To meet a goal to modernize its operations and systems by 2020, the Dixon City Council unanimously approved two items regarding public safety Tuesday.
First, the council approved starting a search for a consultant to develop a long-term strategic plan for the Dixon Fire Department.
Fire Chief Jay Bushrow said the fire department had a plan completed in 2007, but it is considered obsolete at this time.
The consultant will look at the area Dixon Fire covers to identify the risks the community has. That will influence the location of facilities, including a new fire station, and equipment needed.
The total financial impact will be approximately $40,000, which has been budgeted and carried over from last fiscal year.
The council also unanimously approved a five-year contract with Mark43 for a cloud-based police records and evidence management system at an annual cost of $24,960.
“This is moving us into the 21st century,” Mayor Thom Bogue said.
“Or at least the early 21st century,” Police Chief Robert Thompson said.
Officers will have access to the system from any internet-connected device, he explained. Mark43 has multiple servers throughout the country.
When an officer is writing a report and references a piece of evidence, the system creates a barcode for the evidence, which is tied to the report.
Photos and videos also can be attached to a report.
An officer could create a map to show all cases of a particular crime in one area, or to track a particular suspect description.
The system is encrypted and is accessed through two-factor authentication, Thompson said.
Dixon police officers have been using Solano County’s law enforcement records management system since 2015. At the time, the city’s own records management system was no longer supported by the vendor, making it expensive and limiting to obtain components for it.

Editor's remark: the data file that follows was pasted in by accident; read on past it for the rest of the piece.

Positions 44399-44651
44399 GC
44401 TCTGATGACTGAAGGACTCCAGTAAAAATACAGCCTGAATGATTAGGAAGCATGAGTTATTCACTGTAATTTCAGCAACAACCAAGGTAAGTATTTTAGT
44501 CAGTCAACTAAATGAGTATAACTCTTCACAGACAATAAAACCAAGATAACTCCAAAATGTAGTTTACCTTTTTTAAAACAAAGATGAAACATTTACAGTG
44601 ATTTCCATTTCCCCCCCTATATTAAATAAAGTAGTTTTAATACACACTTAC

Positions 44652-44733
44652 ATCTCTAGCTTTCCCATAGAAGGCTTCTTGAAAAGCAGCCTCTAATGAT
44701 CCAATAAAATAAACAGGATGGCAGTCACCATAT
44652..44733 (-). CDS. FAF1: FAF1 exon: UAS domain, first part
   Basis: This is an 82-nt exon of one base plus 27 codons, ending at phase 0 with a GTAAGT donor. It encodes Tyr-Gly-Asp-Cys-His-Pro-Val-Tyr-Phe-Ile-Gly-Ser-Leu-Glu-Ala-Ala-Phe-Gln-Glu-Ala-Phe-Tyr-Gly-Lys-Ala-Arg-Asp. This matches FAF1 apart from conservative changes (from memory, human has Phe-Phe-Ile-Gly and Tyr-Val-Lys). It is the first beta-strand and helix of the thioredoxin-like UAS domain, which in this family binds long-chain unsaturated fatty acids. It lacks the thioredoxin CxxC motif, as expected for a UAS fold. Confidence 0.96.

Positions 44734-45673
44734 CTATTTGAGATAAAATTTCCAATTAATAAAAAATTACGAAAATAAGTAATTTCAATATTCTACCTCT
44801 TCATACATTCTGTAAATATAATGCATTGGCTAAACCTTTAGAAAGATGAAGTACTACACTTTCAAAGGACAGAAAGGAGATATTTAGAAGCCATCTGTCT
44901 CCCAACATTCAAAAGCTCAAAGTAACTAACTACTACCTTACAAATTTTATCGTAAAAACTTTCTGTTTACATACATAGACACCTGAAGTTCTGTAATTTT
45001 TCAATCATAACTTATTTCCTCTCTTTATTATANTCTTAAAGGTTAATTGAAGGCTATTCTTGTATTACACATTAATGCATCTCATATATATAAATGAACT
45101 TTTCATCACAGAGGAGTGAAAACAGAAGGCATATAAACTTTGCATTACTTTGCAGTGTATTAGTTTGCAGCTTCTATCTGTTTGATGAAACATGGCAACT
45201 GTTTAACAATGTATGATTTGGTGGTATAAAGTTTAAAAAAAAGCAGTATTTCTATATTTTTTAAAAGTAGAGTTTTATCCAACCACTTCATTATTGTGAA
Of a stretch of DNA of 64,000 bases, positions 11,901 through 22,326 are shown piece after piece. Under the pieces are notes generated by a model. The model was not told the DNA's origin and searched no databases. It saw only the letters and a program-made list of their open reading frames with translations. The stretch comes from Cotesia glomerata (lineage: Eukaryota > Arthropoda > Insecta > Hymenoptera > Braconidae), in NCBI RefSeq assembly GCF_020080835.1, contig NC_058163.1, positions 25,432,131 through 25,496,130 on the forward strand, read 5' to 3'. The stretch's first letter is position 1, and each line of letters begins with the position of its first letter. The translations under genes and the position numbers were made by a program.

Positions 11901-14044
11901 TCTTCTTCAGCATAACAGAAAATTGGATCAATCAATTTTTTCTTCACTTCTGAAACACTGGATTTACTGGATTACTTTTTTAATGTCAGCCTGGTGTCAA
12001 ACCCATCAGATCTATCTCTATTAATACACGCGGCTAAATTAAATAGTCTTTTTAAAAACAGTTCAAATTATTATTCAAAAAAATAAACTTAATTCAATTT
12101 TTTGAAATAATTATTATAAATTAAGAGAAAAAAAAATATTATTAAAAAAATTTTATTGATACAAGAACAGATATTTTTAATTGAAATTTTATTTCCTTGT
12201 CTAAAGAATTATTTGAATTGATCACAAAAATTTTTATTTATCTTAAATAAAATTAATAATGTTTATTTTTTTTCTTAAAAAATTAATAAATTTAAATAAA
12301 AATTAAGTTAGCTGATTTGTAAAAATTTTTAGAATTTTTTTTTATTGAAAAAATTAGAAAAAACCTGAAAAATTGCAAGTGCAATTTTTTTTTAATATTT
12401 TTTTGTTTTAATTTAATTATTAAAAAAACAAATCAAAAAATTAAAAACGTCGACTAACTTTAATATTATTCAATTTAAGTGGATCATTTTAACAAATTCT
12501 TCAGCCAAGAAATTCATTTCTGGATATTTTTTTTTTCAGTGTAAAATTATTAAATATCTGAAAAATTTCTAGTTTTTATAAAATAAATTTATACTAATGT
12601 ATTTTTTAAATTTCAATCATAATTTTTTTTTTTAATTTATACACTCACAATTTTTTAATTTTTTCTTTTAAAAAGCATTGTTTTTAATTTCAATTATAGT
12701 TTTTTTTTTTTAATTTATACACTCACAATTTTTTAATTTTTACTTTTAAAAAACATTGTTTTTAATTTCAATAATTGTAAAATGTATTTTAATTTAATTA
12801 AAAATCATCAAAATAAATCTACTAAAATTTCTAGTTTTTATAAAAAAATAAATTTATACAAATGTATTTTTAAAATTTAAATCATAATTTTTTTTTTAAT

The city’s goal to modernize was set at a strategic planning retreat earlier this month.
Other goals to meet by 2020 are to enhance economic development, expand and improve infrastructure and expand staffing to accommodate city growth.
At least two Dixon residents felt their input was not considered at the retreat.
Addressing the council Tuesday, Loran Hoffmann said three members of the public were excluded from the circle and their comments were not recorded.
“I have never felt so unwelcome at a place ever in my whole life,” she said.
She added that she participated in many strategic planning meetings when she was employed at the University of California, Davis.
“Ideas can come from anywhere, not just from up here,” she said, gesturing to the dais.
Later in the meeting, City Manager Jim Lindley apologized to those who he thinks misunderstood what they were doing at the retreat.
“The only thing I can imagine is they missed the first 15 to 20 minutes of the retreat which explained what we were doing, why we were doing it and how we’re going to proceed with it,” he said.
This article originally appeared in The Reporter.This article originally appeared in The Reporter.